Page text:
When you open up your Pocket, what do you see? If you haven't been running the beta version for the past few weeks, you've seen all the articles you've gathered from across the web. Now you will also see recommendations, content Pocket thinks you'll be interested in alongside the stuff you've saved.
To determine which articles to recommend to people, Pocket looks at what content users with similar reading habits saved to their accounts. It also considers how many of these users actually read or eventually shared each story. The company is quick to point out that over two billion items have been saved to Pocket, so there's plenty of information to work with.
Many gamers are acutely aware of the impending launch of Google's new live-streaming service YouTube Gaming, which will go head-to-head with Amazon's recently acquired Twitch.tv. After the last few months of beta testing, YouTube Gaming is finally set to leave beta later today to allow users from almost anywhere in the world to broadcast their own gameplay footage live to anybody who would like to watch. Google has just released the Android app, which serves as the guide and viewer for live shows and much of the recorded gaming content on YouTube. As usual, we've got the apk available for download, which may come in very handy since the Play Store will initially limit availability to residents of the US and UK.
Just because you have an Android device, that doesn't mean you have to commit to using Google Now. Maybe you don't trust el Goog with that much information. Maybe, for some reason, you rather give that data to Microsoft instead. In such a case, you're welcome to use Cortana as your digital voice assistant.
tinyCam recently made the big leap to version six dot oh, dragging along a new icon and material design. On the functionality front, we saw the introduction of 24/7 background video recording. This allowed users to keep recording long after they've switched their attention to another app.
With version 6.2, the developer has added in an internal web server that lets users record video on one device and remotely access them from another. For someone who already has multiple Android phones and tablets lying around, this is a cheap way to make an NVR.
This may be the primary new feature, but the lengthy changelogs include a few other noteworthy additions.
If you felt like Google clubbed you over the head with tons of announcements and releases last week, you're not alone. Between giving out the codename for Android M, a new preview release, an Android Wear update, and about a dozen other things, it was a huge week. Toward the end of the onslaught, a fairly innocuous update to Google Maps bumped the version up to 9.13 and it has a couple of useful shortcuts that deserve a look. There's also a new Google app, but it's not in the Play Store, and that deserves a Teardown-style discussion of its own.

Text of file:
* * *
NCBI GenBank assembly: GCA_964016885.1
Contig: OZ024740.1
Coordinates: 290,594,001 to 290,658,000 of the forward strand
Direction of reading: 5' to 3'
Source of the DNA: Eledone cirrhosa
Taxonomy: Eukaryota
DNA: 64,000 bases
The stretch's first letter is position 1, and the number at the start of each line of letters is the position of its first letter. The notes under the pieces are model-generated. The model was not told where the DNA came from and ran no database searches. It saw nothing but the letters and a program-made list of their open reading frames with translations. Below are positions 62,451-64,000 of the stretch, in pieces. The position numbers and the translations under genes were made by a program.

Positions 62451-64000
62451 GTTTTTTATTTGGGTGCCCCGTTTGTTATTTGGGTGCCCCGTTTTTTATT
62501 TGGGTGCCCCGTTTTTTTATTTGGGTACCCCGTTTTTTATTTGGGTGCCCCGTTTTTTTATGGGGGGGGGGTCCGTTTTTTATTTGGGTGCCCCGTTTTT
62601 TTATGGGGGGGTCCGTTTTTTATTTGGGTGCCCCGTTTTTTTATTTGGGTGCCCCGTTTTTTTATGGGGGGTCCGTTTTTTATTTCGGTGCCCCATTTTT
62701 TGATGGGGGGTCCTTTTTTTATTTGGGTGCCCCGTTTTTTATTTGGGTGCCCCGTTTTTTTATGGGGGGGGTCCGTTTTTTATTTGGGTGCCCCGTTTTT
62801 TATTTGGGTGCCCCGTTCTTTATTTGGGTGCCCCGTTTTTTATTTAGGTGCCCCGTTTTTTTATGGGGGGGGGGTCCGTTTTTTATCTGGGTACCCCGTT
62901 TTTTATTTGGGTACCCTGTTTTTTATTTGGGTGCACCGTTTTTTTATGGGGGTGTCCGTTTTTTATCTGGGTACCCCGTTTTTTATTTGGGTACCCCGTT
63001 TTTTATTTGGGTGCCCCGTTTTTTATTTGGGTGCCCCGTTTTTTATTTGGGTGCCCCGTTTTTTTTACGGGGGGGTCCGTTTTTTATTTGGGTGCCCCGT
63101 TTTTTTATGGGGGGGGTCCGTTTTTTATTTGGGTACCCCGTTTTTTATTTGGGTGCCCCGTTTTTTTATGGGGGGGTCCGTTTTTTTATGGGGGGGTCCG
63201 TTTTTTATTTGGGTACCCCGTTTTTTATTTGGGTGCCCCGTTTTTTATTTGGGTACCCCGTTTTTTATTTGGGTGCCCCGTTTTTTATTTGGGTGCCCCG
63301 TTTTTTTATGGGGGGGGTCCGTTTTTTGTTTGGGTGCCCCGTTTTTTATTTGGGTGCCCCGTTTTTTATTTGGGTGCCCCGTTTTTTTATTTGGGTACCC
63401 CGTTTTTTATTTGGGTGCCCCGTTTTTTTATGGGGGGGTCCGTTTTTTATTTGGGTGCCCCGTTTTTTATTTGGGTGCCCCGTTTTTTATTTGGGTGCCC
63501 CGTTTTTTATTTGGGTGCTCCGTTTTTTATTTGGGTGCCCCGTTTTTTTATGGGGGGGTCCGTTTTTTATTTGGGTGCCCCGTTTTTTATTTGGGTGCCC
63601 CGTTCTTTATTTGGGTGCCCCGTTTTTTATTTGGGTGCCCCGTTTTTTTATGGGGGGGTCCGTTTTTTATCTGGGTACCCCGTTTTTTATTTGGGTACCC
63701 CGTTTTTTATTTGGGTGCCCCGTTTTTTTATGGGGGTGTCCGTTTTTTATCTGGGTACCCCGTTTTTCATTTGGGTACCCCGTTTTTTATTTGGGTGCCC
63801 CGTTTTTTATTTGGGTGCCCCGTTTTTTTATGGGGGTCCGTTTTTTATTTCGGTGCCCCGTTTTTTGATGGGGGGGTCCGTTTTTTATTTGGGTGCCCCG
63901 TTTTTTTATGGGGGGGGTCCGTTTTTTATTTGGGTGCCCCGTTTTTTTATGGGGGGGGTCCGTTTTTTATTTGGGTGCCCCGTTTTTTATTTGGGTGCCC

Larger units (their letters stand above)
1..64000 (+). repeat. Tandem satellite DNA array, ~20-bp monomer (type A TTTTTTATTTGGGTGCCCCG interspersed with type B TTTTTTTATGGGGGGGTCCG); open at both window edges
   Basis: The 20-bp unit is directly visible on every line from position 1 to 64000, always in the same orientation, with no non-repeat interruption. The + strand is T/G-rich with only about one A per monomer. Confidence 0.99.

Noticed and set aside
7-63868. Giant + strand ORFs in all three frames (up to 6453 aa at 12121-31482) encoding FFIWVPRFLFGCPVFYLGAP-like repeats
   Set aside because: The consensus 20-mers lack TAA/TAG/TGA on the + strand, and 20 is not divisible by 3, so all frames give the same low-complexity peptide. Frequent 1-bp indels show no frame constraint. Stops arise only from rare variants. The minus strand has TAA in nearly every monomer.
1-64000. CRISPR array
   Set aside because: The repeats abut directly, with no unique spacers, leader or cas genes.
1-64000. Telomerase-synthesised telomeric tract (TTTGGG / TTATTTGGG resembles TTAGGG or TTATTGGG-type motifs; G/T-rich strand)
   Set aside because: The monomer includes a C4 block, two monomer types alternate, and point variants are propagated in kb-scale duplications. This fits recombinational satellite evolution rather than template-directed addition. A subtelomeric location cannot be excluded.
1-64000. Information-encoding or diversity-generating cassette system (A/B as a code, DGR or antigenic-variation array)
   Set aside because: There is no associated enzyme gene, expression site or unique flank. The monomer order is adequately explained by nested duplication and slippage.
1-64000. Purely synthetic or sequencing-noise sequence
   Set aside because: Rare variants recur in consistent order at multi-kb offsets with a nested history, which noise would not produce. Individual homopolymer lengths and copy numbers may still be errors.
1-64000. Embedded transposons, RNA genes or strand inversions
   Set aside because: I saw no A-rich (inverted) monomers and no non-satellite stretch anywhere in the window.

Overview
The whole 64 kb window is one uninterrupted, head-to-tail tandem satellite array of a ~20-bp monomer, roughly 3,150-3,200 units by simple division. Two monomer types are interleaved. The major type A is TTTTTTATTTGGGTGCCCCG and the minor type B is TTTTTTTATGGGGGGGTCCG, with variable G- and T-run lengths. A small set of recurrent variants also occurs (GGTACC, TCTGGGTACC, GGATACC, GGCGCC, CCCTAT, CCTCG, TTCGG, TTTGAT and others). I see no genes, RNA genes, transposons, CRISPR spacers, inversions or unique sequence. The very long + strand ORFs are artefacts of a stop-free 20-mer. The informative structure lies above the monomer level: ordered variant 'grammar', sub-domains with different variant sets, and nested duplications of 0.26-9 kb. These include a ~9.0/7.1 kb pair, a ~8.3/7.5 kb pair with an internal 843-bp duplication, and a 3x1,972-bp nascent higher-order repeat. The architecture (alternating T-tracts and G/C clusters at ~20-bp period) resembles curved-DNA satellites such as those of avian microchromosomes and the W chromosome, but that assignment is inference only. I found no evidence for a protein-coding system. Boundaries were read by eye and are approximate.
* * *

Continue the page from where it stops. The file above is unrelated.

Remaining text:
Something interesting is happening on the Play Store this evening. Users are reporting mysterious "Play Daily" and "Dogfood Apps" buttons appearing on the store's home and apps pages, respectively.
The Play Daily button - at the time of writing - leads to an error page (the app gets a 500 error trying to reach https://android.clients.google.com/fdfe/daily), while the "Dogfood Apps" button leads somewhat predictably to a special apps collection called "Google Apps for Googlers." Inside the collection is, well, a bunch of Google apps including apps from Google Samples like Pie Noon and VoltAir. Worth noting is that the Play Store is not dispensing actual dogfood apps from this collection, just the normal variants that are always exposed to the public.
Most people don't enjoy the thought of using a mobile device to fill in data on a spreadsheet, but it has to happen from time to time. We want an application that knows how to make the process as quick and painless as possible. The latest update to Google Sheets takes a couple of big steps in that direction with a smart auto-fill feature for quickly adding information based on patterns. There is also a new keyboard selector that automatically picks a keyboard mode based on the contents of the current cell. A quick look under the hood also reveals that comment support isn't far off.
As a recent (and mostly happy) convert to Google's Project Fi carrier experiment, I've taken up the task of covering Fi news for AP including updates to the Fi app, Google's super simple app for managing your account and keeping tabs on data use.
Today, the app got an update to E.1.3 that brings a few small improvements and one big one - cross-device account management. Basically, Fi users can now install the app on their other devices and manage their accounts from any of them, rather than being stuck to just the Nexus 6.
The update also brings an improved experience for initial setup/activation.
Are you in good hands? Is your insurance agency on your side? Is it like a good neighbor? If you answered yes to that last one, then you might want to check out your company's Android app. State Farm has given its Pocket Agent software a material makeover in the latest release.